We have only one firmly established fact at our disposal. Orderic Vitalis (1075-1142), an English chronicler and Benedectine monk, gave an account of a certain demon called Gobelinus (that is, Gobelin; -us is merely a Latin ending), expelled from a neighboring temple in Normandy. It follows that the English probably borrowed the word from northern French. We would like to know how the French obtained it. A similar word is German kobold “brownie,” a house spirit and a gnome that haunts mines (I mentioned it in connection with nickel, while dealing with Old Nick). Its origin is also unclear, and consequently, we remain in the dark as to its affinity with goblin. Perhaps kob-old consists of a word for “hut; dwelling,” with the second part meaning “ruler” or “spirit” (two candidates have been proposed). But perhaps this interpretation is a clever folk etymology. We also have Medieval Latin cobalus “mountain spirit.” The route might be from Germanic or simply German to Medieval Latin, to northern French, and from there to English. In this well-designed itinerary, a small point seems to have been overlooked, namely the absence of -d or -t in the English word. Whatever the ultimate origin of -bold — in Old Engl. cofgodas or cofgodu, plural (cof “chamber,” god “deity”) and in German Koboldd is present but in goblin it is not. Only once have I run across a puzzled query about the loss of d in Gobelinus ~ goblin. Yet this question strikes me as important.

From early on, etymologies have cited Greek kóbalos “an impudent rogue, an arrant knave” (the plural Kóbaloi meant “a set of mischievous goblins, invoked by rogues”) and derived goblin from it. However, in later dictionaries, including the 1910 edition of Skeat, who followed the OED, the idea of the Germanic origin goblin has prevailed. I see little advantage in the Greek etymology. The truth will, of necessity, remain hidden, but goblin looks like a migratory name of a malicious hideous sprite. In Greek, the word is usually believed to be of Phrygian origin, though its relatedness to the root for “vault, arch” (verb) has also been considered. (Kóbalos emerged as “the spirit of the cave,” a rather fanciful reconstruction.) Its way to the rest of Europe cannot be traced, for Medieval Latin cobalus has no known etymon in Classical Latin. Orderic’s Gobel-in is fairly close to kóbal-os, while Old English cof-god is not.

If German kobold goes back to kob-walt or kob-hulth, it has nothing to do with the Greek form but resembles (somewhat) the Old English one. To be sure, one can suggest that not the entire Greek word but only its root caught the imagination of the oldest Germanic speakers and that to this root, reinterpreted as “chamber; dwelling,” they added their own words meaning “god; ruler; spirit.” Cob is such a common syllable in the languages of the world that its association with some other word can always be expected. For instance, when we hear Welsh coblyn “goblin,” from English, cobio “thump” comes to mind (as in coblyn y coed “woodpecker”). On the other hand, Old Engl. cof-god- may, like its German analog, have been independent of the migratory word I posited. Then goblin owes nothing to Germanic. I don’t know the answer but would like our most authoritative dictionaries to be less dogmatic when it comes to dealing with such a sly creature. Too bad lexicographers have not invited Harry Potter as a consultant.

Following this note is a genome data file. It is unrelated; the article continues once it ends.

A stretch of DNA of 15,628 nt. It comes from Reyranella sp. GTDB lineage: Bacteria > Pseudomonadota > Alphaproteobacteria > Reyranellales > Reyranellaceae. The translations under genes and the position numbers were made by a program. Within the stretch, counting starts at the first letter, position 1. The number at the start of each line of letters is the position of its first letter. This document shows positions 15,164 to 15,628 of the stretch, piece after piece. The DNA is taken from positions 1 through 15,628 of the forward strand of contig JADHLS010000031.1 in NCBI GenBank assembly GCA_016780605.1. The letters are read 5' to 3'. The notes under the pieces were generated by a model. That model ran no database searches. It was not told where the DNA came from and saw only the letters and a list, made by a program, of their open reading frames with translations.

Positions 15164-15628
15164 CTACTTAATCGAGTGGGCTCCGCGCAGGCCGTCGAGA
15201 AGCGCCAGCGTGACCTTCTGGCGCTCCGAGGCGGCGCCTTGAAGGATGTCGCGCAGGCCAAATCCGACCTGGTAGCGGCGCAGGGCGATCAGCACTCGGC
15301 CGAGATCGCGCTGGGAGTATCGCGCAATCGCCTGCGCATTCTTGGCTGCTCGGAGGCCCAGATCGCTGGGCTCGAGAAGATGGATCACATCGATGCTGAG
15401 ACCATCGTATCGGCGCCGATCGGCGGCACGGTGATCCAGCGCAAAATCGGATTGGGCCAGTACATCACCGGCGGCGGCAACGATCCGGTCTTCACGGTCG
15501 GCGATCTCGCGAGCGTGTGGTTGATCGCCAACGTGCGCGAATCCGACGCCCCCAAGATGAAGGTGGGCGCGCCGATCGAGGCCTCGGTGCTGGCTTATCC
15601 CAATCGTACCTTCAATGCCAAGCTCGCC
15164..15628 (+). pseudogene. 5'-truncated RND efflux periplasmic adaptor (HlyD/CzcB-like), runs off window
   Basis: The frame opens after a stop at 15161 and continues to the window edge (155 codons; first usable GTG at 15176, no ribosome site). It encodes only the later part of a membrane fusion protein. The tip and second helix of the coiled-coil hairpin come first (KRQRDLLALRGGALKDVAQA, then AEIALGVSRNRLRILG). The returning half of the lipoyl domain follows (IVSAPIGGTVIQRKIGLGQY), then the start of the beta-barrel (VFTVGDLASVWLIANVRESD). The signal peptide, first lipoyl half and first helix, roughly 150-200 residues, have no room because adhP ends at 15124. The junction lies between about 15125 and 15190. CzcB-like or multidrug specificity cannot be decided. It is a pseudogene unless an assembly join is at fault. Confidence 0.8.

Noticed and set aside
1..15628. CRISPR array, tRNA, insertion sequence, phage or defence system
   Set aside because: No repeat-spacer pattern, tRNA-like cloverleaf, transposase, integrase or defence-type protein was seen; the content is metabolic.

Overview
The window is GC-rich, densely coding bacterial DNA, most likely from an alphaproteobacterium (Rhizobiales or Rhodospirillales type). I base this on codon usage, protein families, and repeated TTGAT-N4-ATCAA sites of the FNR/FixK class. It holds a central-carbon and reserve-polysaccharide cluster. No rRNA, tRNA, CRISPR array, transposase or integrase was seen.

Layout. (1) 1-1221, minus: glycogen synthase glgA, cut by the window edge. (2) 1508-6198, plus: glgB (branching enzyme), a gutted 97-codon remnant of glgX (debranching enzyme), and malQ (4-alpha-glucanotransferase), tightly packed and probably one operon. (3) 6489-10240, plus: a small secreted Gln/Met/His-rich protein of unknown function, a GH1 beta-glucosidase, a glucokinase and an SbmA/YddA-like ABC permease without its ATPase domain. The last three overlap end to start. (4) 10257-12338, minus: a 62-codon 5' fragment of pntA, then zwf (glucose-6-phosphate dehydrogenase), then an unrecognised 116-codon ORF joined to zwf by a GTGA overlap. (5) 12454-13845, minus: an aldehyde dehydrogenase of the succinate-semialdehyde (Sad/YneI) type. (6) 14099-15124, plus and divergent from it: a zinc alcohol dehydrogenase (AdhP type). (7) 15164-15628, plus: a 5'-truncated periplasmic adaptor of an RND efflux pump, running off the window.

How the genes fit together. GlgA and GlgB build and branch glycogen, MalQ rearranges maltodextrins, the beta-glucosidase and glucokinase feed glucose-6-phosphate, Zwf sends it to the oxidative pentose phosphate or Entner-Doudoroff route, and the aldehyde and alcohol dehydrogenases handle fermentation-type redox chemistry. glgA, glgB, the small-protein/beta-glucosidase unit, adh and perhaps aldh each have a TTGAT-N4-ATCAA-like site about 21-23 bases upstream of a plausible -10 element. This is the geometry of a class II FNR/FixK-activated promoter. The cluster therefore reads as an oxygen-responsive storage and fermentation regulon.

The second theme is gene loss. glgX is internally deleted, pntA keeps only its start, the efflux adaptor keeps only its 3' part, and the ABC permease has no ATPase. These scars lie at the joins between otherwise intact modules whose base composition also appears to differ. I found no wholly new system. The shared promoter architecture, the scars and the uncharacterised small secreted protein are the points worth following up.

Gobelin, a national establishment in Paris, celebrated for its tapestry and upholstery, goes back to the family named Gobelin. The existence of such a forbidding surname need not surprise us; compare the German family names Teufel, Düwel (both mean “devil”), and Waldteufel (= forest devil). In hobgoblin, hob- is a variant of Rob, Robert being a common name of the devil (compare Robin good fellow). The whole has a particularly good ring, because hob- rhymes with gob-.

Anatoly Liberman is the author of Word Origins…And How We Know Them as well as An Analytic Dictionary of English Etymology: An Introduction. His column on word origins, The Oxford Etymologist, appears on the OUPblog each Wednesday. Send your etymology question to him care of blog@oup.com; he’ll do his best to avoid responding with “origin unknown.”

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Image credit: “The Goblins in the Gold-Mine” The Book of Knowledge, The Children’s Encyclopedia, Edited by Arthur Mee and Holland Thompson, Ph. D., Vol II, Copyright 1912, The Grolier Society of New York. Public domain via Wikimedia Commons.


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3 Responses to “Multifarious Devils, part 4. Goblin
  1. Annie Morgan says:

    I suppose then ‘gobbledy gook’ might be what would be said when the listener hasn’t understood the speaker’s words, implying that they might be impishly generated. (I am afraid to tamper with my tenses, they might become even worse.)

  2. [...] The etymology of goblin. [...]

  3. [...] information on the Internet and found it fully reliable (all the commentators say the same). (2) Hobgoblin. Hob is a well-known name of the devil (one of many), so that hobgoblin means something like [...]